Conceptualization, E.S. and K.Ü.; methodology, E.S., J.M., E.L., B.K., A.K. and M.B.; investigation, E.S., J.M. and E.L.; resources; D.D.; writing—original draft preparation, E.S.; writing—review and editing, J.M., E.L., B.K., D.D., V.T., K.Ü. and K.V.-U.; visualization, E.S.; supervision, V.T., A.W., K.Ü. and K.V.-U.; project administration, V.T., A.W., K.Ü. and K.V.-U.; funding acquisition, K.Ü. All authors have read and agreed to the published version of the manuscript.

Funding

This project has received funding from the European Union’s Horizon 2020 research and innovation programme under grant agreement No. 681137 (European AIDS Vaccine Initiative 2020). Ehsan Suleiman received funding from the PhD programme “BioTop–Biomolecular Technology of Proteins” (Austrian Science Funds, Project number: FWF W1224). Open access funding by the Austrian Science Fund (FWF).

Acknowledgments

The authors thank Philipp Mundsperger and Quentin Sattentau for helpful discussions and advice.

Conflicts of Interest

The authors declare no conflict of interest. E.S. and A.W. are employees of Polymun Scientific Immunbiologische Forschung GmbH and they declared no competing financial interests.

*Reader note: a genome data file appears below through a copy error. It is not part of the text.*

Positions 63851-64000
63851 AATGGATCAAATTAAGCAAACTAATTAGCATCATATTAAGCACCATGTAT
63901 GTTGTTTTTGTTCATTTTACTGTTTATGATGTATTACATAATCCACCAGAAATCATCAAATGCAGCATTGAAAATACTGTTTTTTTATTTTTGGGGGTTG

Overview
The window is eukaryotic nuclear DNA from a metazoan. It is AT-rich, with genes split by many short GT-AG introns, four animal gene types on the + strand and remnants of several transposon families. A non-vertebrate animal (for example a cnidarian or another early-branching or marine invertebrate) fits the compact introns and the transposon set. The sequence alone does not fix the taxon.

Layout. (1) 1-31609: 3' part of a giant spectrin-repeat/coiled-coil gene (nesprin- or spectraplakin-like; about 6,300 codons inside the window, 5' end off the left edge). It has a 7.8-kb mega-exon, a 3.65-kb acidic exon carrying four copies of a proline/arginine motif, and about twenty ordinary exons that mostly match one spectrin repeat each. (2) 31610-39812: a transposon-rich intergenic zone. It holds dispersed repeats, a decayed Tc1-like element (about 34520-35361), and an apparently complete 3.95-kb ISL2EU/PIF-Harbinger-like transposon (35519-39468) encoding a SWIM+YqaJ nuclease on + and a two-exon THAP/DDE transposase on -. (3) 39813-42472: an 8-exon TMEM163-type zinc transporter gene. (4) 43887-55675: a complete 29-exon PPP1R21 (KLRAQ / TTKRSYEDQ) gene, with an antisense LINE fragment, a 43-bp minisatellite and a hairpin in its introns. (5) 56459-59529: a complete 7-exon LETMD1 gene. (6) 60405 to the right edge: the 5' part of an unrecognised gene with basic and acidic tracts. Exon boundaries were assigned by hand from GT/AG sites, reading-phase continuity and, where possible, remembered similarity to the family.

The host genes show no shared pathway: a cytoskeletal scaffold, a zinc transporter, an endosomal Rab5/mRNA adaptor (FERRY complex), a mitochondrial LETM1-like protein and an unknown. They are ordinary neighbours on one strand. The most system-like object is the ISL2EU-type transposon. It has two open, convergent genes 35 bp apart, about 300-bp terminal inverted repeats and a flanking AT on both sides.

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Figure 1. EDC/Sulfo-NHS-based preparation of Env-liposome conjugates (T helper liposomes): conjugation of native-like HIV-1 envelope trimers onto helper peptide-loaded liposomes. Carboxyl-functionalised liposomes are activated with EDC/Sulfo-NHS. Excess activation reagents are then removed by filtration-based separation techniques or through chemical inactivation using β-mercaptoethanol (not shown). Native-like Env trimers are then added and covalent Env-liposome conjugates are formed. Env-liposome conjugates that additionally incorporate T helper cell peptides (derived from commonly used licensed protein vaccines) are referred to as T helper liposomes. These liposomes are designed to harness intrastructural help, i.e., to recruit pre-existing, non-cognate T helper cells upon administration in order to provide help to Env-reactive/Env specific B cells and eventually shape/improve the immune response against the liposome-displayed Env trimers [43]. First steps towards the development of liposome-based vaccines capable of harnessing intrastructural help date back to the early 1990′s [61,62,63]. Recent studies that involved particle-based vaccines (virus-like particles and calcium phosphate nanoparticles) have provided additional proof of concept for this type of strategy within the context of HIV-1 [64,65,66,67,68]. Recent independent reports on liposome-based vaccines (against HIV-1, malaria, group A streptococci and ErbB-2 overexpressing breast cancer) utilizing the same principle are also very encouraging [69,70,71,72].